This article is brought to you by Destination Gettysburg.
The Gettysburg National Military Park is one of Pennsylvania’s most well-known destinations, both nationally and internationally. The battlefield draws millions of visitors every year, and with good reason. It’s not only an important part of our country’s history, but it’s a beautiful and sobering place to visit.
However, whether you’ve been to the battlefield dozens of times and are looking for a new place to explore, or you simply aren’t interested in the area’s Civil War history, there’s a lot more to the Gettysburg area than the battlefield. In truth, you can never fully escape the battle, as it’s left an unescapable impression on the community. However, if you dig a little beyond the surface, you’ll find some amazing things to do here.
To help you, I’ve put together a suggested itinerary for two days in and around Gettysburg. Keep in mind that some of these attractions are closed on certain days of the week and some close or change their hours during the winter months. However, this itinerary has been constructed so that you can follow it closely for the majority of the year.
Savor Gettysburg Food Tour
Arrive in Gettysburg in the late morning and start off your trip with a Savor Gettysburg Food Tour. Tours are offered Friday-Sunday at 10:45 throughout most of the year. Lasting three hours, this culinary tour of downtown takes visitors to seven different stops and offers a chance to sample some of the downtown area’s great restaurants.
Taking this tour at the beginning of your trip gives you a chance to revisit a favorite or two before leaving Gettysburg.
Should you be visiting on a day when Savor Gettysburg is not running tours, other good stops in the area include the retirement home of President Dwight Eisenhower, skiing at Liberty Mountain Resort, hiking at Strawberry Hill Nature Preserve, or strolling through the shops of downtown Gettysburg.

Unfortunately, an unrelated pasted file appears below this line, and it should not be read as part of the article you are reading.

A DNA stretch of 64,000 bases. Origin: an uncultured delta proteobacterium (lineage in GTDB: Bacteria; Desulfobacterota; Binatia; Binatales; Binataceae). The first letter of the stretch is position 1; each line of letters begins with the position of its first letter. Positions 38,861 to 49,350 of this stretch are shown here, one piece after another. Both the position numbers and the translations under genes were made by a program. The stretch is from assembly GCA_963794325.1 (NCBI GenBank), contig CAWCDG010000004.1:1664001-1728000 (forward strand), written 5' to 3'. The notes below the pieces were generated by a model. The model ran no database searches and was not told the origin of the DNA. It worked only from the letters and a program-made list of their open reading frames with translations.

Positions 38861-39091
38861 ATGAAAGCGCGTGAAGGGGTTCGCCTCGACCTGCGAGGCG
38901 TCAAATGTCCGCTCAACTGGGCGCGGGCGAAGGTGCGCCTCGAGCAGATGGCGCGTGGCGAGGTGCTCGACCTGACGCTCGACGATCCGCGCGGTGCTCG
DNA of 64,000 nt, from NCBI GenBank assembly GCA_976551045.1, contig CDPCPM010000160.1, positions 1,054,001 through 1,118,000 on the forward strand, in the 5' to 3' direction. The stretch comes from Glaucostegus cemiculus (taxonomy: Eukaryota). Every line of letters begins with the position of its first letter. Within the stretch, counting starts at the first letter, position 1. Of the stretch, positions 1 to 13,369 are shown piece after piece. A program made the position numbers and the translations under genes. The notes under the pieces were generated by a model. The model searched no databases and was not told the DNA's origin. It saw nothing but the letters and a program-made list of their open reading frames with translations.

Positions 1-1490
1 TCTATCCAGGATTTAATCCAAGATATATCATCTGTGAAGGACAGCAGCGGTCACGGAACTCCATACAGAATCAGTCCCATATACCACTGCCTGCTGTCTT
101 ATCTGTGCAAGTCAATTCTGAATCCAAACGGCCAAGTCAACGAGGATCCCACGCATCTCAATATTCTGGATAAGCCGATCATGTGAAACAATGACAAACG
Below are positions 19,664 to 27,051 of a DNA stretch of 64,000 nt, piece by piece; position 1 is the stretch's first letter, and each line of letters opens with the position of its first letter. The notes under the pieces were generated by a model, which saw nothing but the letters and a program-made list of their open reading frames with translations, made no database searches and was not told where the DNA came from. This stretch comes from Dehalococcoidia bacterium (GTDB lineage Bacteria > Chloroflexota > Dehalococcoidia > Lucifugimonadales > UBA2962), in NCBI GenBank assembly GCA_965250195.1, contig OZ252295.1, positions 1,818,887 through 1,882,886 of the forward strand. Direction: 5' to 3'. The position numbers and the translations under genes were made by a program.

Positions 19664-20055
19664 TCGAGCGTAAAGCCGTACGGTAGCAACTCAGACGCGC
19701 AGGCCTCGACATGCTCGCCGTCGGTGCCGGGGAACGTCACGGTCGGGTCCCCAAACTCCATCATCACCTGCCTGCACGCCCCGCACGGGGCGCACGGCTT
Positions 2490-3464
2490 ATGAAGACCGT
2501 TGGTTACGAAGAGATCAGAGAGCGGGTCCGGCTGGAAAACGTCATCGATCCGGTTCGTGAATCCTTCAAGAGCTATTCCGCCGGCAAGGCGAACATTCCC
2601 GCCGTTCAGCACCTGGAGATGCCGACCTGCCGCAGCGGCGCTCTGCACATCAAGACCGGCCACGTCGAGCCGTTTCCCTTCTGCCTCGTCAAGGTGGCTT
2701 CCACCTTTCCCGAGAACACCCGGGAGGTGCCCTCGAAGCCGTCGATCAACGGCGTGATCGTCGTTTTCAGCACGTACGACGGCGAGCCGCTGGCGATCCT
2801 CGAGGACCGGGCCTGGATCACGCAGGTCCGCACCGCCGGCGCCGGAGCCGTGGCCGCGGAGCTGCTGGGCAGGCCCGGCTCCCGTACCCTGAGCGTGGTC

Gettysburg Dime Museum
After the Savor Gettysburg Food Tour, you won’t be needing lunch, so make your way directly over to the Gettysburg Dime Museum. Opened in May 2016, the museum pays homage to the dime shows that were popular decades ago.
The museum features a collection of remarkable objects, some of which are real and some of which aren’t. It’s fun to try and guess which is which, as well as marveling at some of the museum’s most interesting pieces, such as a shrunken head and serial killer memorabilia.
New Oxford Antique Markets
After (or instead of) the Gettysburg Dime Museum, take the short drive over to New Oxford. Billing itself as the “Antiques Capital of South-Central Pennsylvania,” New Oxford is a quaint town that is home to several great antique stores. These stores sell everything from antique furniture to toys and showcase some of the most interesting finds in the area. Whether you are looking to buy or just want to look, you’ll surely find something interesting in these shops.
Another great stop to visit is The Christmas Haus. This shop sells only handmade Christmas decorations from Germany and is one of the most remarkable holiday stores you’ll find anywhere in Pennsylvania.
Dinner: Revisit Restaurant from Food Tour
For dinner, return to Gettysburg and revisit a favorite stop from your food tour earlier in the day. If you didn’t have a chance to take a food tour, I recommend Food 101, One Lincoln Food and Spirits, and Garryowen Irish Pub.
If you’re looking for a bit of fun after dinner, there are a few great options in downtown Gettysburg that don’t involve chasing down the town’s many ghosts. Many visitors enjoy catching a show at the restored Majestic Theater just off of Lincoln Square. The theater showcases a variety of movies, plays, concerts, and other live events throughout the year.
Another great option is to grab a drink at the fantastic Reid’s Cider House Cafe on Lincoln Square (Open late Thursday-Saturday), or get a pint at Garryowen Irish Pub, which was voted one of the best Irish pubs in America.